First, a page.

Sensation and Perception: Crash Course Psychology #5

Sensation and Perception: Crash Course Psychology #5

Let me tell you about Oliver Sacks, the famous
physician, professor and author of unusual neurological case studies. We’ll be looking
at some of his fascinating research in future lessons, but for now, I just want to talk
about Sacks himself. Although he possesses a brilliant and inquisitive mind, Dr. Sacks
cannot do a simple thing that your average toddler can. He can’t recognize his own
face in the mirror. Sacks has a form of prosopagnosia, a neurological
disorder that impairs a person’s ability to perceive or recognize faces, also known
as face blindness. Last week we talked about how brain function is localized, and this
is another peculiarly excellent example of that. Sacks can recognize his coffee cup on
the shelf, but he can’t pick out his oldest friend from a crowd, because the specific
sliver of his brain responsible for facial recognition is malfunctioning. There’s nothing
wrong with his vision. The sense is intact. The problem is with his perception, at least
when it comes to recognizing faces. Prosopagnosia is a good example of how sensing and perceiving
are connected, but different. Sensation is the bottom-up process by which
our senses, like vision, hearing and smell, receive and relay outside stimuli. Perception,
on the other hand, is the top-down way our brains organize and interpret that information
and put it into context. So right now at this very moment, you’re probably receiving light
from your screen through your eyes, which will send the data of that sensation to your
brain. Perception meanwhile is your brain telling you that what you’re seeing is a
diagram explaining the difference between sensation and perception, which is pretty
meta. Now your brain is interpreting that light as a talking person, whom your brain
might additionally recognize as Hank. [Intro] We are constantly bombarded by stimuli even
though we’re only aware of what our own senses can pick up. Like I can see and hear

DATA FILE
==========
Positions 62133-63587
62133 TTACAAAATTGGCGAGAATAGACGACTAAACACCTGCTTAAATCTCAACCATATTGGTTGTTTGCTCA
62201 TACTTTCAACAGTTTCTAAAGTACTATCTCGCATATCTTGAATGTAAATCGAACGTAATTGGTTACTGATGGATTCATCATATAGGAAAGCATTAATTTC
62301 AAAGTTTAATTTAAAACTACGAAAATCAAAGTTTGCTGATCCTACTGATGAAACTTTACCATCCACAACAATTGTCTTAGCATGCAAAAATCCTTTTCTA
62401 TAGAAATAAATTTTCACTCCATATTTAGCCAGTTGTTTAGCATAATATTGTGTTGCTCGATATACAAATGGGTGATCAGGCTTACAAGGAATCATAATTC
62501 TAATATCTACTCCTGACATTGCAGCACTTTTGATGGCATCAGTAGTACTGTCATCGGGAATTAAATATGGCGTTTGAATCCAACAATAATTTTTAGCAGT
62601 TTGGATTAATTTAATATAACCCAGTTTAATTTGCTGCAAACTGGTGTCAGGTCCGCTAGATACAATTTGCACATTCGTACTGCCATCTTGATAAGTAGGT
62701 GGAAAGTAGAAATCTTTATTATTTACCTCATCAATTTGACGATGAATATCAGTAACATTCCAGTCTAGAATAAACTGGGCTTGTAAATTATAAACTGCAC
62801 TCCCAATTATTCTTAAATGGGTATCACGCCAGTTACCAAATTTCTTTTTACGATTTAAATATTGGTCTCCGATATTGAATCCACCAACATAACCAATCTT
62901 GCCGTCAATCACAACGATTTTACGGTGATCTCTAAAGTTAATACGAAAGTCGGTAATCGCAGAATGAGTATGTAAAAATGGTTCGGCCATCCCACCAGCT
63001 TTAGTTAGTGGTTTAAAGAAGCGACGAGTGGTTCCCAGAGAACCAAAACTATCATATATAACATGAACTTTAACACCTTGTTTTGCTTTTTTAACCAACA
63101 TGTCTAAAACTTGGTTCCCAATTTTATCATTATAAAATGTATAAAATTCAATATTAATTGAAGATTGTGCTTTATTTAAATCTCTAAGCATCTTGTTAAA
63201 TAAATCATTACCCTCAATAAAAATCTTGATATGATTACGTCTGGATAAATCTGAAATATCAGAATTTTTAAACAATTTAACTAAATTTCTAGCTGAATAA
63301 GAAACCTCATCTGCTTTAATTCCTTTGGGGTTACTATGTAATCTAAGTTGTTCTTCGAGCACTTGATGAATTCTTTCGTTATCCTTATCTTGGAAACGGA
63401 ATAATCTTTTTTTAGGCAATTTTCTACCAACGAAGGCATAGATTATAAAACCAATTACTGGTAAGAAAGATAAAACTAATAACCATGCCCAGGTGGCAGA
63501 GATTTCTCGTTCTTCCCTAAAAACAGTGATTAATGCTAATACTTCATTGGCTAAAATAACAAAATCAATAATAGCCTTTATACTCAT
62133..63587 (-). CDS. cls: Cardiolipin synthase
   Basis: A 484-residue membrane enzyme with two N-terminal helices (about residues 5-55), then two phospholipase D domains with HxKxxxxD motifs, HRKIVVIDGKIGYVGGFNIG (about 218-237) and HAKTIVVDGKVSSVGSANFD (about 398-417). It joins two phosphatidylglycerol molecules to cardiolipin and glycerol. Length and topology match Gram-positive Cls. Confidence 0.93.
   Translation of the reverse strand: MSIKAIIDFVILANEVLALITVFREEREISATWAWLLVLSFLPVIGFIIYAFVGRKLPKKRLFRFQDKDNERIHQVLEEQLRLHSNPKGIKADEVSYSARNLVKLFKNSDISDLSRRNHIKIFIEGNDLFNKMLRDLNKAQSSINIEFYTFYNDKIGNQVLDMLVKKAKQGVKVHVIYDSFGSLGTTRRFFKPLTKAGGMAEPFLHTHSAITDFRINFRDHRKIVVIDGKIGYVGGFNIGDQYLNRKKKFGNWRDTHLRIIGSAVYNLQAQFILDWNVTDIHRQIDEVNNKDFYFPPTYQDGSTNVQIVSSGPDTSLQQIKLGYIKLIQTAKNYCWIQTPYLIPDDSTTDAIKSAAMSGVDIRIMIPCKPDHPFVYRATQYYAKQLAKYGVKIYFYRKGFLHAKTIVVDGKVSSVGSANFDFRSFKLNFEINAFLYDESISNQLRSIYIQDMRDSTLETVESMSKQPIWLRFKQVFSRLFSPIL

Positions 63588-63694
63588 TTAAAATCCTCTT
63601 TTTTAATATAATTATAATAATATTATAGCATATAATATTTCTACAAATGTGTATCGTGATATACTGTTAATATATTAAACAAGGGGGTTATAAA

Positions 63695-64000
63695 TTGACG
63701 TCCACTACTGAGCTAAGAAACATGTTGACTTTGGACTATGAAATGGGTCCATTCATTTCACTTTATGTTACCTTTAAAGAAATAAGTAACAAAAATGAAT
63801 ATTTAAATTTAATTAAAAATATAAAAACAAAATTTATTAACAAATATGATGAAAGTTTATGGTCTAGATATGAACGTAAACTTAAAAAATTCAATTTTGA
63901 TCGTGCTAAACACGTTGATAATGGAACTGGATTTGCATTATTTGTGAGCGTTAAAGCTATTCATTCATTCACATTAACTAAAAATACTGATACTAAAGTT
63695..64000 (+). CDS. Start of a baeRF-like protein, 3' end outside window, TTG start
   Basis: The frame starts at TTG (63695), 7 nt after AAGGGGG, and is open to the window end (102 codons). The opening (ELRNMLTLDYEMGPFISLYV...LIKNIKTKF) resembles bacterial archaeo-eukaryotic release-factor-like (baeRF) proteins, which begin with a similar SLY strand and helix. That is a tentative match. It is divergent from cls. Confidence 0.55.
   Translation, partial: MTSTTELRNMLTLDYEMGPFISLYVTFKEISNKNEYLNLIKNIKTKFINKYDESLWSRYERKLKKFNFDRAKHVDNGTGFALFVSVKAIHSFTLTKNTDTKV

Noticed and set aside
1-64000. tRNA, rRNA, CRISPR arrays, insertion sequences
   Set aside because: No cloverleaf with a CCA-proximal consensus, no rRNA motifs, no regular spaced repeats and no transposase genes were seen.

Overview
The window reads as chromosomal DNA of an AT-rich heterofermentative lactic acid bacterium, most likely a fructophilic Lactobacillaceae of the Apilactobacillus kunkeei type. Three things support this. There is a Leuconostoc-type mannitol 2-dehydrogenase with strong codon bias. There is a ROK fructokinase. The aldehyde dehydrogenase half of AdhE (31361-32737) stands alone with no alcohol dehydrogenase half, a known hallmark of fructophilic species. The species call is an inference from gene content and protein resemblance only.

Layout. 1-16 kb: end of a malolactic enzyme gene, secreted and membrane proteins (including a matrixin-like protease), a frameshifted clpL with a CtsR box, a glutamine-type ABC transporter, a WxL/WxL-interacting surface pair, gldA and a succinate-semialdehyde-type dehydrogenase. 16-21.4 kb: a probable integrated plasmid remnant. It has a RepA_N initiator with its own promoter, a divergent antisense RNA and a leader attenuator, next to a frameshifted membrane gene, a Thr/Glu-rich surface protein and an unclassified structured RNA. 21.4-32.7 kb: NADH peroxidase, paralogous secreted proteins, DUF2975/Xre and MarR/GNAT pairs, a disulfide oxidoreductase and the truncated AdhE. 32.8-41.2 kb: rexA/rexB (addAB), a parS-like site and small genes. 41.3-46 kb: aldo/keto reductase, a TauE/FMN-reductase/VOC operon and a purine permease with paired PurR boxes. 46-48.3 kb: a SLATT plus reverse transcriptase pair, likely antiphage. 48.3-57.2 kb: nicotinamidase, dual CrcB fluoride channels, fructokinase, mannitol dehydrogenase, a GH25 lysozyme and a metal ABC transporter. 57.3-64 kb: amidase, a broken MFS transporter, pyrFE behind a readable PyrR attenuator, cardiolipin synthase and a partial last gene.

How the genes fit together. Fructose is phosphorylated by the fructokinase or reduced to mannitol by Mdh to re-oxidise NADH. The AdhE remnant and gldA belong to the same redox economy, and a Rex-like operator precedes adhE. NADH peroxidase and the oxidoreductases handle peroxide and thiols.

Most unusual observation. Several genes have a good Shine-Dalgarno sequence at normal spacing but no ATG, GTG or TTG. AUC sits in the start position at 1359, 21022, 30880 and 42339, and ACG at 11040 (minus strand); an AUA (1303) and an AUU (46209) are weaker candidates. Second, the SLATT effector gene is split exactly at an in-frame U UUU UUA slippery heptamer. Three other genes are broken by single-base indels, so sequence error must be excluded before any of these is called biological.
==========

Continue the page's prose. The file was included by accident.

and feel and even smell this Corgi, but I can’t hunt using sonar like a bat or hear
a mole tunneling underground like an owl or see ultraviolet and infrared light like a
mantis shrimp. I probably can’t even smell half of what you can smell. No! No! We have
different senses. Mwah mwah mwah mwah mwah. Yeah. There’s a lot to sense in the world, and
not everybody needs to sense all the same stuff. So every animal has its limitations
which we can talk about more precisely if we define the Absolute Threshold of Sensation,
the minimum stimulation needed to register a particular stimulus, 50% of the time. So
if I play a tiny little beep in your ear and you tell me that you hear it fifty percent
of the times that I play it, that’s your absolute threshold of sensation. We have to
use a percentage because sometimes I’ll play the beep and you’ll hear it and sometimes
you won’t even though it’s the exact same volume. Why? Because brains are complicated. Detecting a weak sensory signal like that
beep in daily life isn’t only about the strength of the stimulus. It’s also about
your psychological state; your alertness and expectations in the moment. This has to do
with Signal Detection Theory, a model for predicting how and when a person will detect
a weak stimuli, partly based on context. Exhausted new parents might hear their baby’s tiniest
whimper, but not even register the bellow of a passing train. Their paranoid parent
brains are so trained on their baby, it gives their senses a sort of boosted ability, but
only in relation to the subject of their attention. Conversely, if you’re experiencing constant
stimulation, your senses will adjust in a process called sensory adaptation. It is the
reason that I have to check and see if my wallet is there if it’s in my right pocket,
but if I move it to my left pocket, it feels like a big uncomfortable lump. It’s also
useful to be able to talk about our ability to detect the difference between two stimuli.
I might go out at night and look up at the sky and, well, I know with my objective science
brain that no two stars have the exact same brightness, and yeah, I can tell with my eyeballs